I see in my children a desire for adventure, to be special, to do something that their peers will admire. These are fine impulses. But when I see them looking for adventure in the streets, I pray.
I don’t mean the prayers of a specific religion – I mean the daily anxious prayer that is the hallmark of any parent. Many of the perceived rites of passage of our society involve harmful, potentially fatal, behaviour. As if the past crop of drugs, legal and illegal, weren’t enough of a problem, into the mix comes this shockingly addictive, damaging drug, methamphetamine.
Our aim, in D-Force, is to direct adventurous and peer-driven impulses away from harmful choices. There are real dangers that our children face, and that they may see their friends, and even their parents, being drawn into. We need our children to step up, and to be heroic in defence of themselves and their friends and families.
As a parent, I wish this would not be needed at all, or could happen much later, but we know that the threat to our children is happening in homes, in playgrounds, in gathering places, and it is happening now.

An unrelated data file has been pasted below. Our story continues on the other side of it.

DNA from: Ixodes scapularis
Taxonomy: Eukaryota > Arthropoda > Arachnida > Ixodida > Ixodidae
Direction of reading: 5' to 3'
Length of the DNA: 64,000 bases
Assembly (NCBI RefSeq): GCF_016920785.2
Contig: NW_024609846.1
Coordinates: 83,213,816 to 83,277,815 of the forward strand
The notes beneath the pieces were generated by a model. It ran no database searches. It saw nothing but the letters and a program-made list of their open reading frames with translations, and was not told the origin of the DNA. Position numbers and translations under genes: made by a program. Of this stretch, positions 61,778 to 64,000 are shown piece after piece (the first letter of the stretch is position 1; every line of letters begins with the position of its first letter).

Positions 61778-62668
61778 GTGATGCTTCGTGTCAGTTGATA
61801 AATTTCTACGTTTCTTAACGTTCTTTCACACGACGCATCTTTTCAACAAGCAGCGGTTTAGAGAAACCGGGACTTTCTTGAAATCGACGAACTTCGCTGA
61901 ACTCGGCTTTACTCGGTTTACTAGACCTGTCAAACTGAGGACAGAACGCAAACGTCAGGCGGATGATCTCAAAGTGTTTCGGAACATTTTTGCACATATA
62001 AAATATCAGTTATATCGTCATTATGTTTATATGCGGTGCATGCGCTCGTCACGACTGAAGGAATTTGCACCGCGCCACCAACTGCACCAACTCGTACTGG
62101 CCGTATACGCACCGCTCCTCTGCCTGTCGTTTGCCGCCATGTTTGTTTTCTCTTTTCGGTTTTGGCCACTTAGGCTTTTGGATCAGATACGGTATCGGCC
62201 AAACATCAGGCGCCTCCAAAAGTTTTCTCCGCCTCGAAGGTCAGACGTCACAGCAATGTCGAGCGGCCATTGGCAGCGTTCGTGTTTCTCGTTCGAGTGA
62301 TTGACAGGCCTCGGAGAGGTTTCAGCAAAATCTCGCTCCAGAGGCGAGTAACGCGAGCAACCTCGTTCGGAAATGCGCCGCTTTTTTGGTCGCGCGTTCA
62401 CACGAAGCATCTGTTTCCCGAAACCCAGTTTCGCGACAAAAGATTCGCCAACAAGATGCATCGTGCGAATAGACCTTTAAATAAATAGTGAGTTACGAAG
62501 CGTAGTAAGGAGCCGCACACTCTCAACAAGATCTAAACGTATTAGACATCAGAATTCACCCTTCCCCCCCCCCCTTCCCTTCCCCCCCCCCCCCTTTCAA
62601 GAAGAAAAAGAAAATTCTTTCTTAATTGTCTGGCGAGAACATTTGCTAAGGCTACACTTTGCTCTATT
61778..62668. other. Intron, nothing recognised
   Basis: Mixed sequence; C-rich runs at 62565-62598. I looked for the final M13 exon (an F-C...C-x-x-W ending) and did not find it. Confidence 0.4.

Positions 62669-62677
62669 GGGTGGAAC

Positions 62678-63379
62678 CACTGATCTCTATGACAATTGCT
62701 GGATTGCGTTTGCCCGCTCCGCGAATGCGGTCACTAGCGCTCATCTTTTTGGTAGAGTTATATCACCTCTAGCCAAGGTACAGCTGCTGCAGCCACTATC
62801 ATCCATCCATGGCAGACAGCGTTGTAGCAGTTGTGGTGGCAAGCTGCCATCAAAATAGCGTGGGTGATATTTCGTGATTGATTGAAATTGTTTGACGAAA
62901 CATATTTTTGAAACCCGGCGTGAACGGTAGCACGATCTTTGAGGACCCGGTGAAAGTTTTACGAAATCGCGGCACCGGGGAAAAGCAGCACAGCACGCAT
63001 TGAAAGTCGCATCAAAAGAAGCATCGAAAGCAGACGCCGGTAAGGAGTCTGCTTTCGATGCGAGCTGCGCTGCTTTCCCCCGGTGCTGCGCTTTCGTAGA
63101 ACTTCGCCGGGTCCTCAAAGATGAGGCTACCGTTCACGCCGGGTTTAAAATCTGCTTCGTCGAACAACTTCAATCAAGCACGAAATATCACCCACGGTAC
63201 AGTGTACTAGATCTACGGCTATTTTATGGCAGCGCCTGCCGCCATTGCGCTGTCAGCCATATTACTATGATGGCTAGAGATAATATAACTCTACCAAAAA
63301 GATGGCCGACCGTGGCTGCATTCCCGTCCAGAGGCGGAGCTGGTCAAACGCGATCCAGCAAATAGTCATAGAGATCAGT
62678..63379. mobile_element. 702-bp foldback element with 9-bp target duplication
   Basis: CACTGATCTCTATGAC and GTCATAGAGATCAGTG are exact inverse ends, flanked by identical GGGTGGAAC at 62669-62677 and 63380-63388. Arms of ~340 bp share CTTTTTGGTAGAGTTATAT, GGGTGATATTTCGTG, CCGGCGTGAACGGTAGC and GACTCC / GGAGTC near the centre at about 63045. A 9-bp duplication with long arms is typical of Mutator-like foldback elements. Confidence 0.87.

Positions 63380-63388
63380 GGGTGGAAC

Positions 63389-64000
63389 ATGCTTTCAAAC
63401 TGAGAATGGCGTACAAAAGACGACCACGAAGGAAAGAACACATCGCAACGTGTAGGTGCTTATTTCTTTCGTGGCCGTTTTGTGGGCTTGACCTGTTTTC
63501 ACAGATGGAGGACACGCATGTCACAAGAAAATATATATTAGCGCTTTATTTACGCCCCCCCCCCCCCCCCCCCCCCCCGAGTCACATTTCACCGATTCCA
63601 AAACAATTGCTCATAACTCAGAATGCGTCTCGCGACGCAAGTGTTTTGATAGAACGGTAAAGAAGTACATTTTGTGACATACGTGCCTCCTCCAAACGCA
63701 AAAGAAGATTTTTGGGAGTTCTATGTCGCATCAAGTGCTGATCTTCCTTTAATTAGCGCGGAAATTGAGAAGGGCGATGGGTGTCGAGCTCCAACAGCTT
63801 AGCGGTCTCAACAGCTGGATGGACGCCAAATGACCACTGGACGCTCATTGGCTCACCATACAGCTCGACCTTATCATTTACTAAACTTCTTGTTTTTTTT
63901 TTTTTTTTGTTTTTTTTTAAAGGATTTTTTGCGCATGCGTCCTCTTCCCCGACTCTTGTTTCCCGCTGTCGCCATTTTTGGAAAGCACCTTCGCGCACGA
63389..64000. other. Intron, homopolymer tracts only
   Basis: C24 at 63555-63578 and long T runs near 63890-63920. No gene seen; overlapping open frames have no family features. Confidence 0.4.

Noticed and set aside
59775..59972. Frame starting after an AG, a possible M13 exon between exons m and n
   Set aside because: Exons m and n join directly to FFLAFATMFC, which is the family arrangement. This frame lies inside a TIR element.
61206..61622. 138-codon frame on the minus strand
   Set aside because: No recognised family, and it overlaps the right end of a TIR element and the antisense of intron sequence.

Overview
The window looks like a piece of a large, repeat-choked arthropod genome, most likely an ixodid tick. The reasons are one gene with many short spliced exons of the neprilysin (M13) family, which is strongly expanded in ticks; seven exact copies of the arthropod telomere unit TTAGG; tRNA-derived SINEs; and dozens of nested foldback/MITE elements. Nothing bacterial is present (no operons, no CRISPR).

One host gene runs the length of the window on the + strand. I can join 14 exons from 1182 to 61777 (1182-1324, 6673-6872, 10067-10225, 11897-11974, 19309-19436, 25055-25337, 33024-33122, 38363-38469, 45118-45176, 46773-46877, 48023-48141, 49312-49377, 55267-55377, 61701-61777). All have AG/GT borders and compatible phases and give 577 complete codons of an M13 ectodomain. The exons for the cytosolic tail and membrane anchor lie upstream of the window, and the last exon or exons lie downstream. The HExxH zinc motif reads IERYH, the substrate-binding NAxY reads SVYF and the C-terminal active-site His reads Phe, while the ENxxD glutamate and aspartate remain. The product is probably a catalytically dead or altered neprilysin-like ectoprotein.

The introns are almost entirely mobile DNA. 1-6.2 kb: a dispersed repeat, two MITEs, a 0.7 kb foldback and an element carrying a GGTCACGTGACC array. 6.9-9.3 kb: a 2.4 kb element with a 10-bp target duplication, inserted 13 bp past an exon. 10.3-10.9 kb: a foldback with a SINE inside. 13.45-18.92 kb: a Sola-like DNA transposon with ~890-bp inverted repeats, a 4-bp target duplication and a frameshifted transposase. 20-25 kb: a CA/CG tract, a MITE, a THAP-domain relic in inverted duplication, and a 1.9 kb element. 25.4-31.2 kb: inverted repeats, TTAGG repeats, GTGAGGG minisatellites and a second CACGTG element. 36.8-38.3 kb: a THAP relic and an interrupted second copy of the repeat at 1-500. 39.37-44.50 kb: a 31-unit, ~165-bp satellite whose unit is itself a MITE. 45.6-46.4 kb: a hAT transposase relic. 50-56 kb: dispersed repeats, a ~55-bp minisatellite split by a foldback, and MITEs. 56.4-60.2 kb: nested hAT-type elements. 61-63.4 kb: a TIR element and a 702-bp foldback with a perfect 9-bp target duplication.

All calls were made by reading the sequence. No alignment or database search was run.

As D-Force team members, we constantly ask ourselves, “How can we equip children to make good choices for themselves, and to support their peers in making good choices?” How can we teach them that the life-affirming choices, the right choices, are also the courageous choices?
The conclusion that we came to was that we need to involve the children, to ask them to help us solve the problem. So as well as the skills of many professionals, teachers, police officers, psychology and medical experts, media designers and academics, school children are significant in the design of the D-Force program, and will continue to be.
The menace of drug abuse needs a whole-of-community response. We hope you will join us.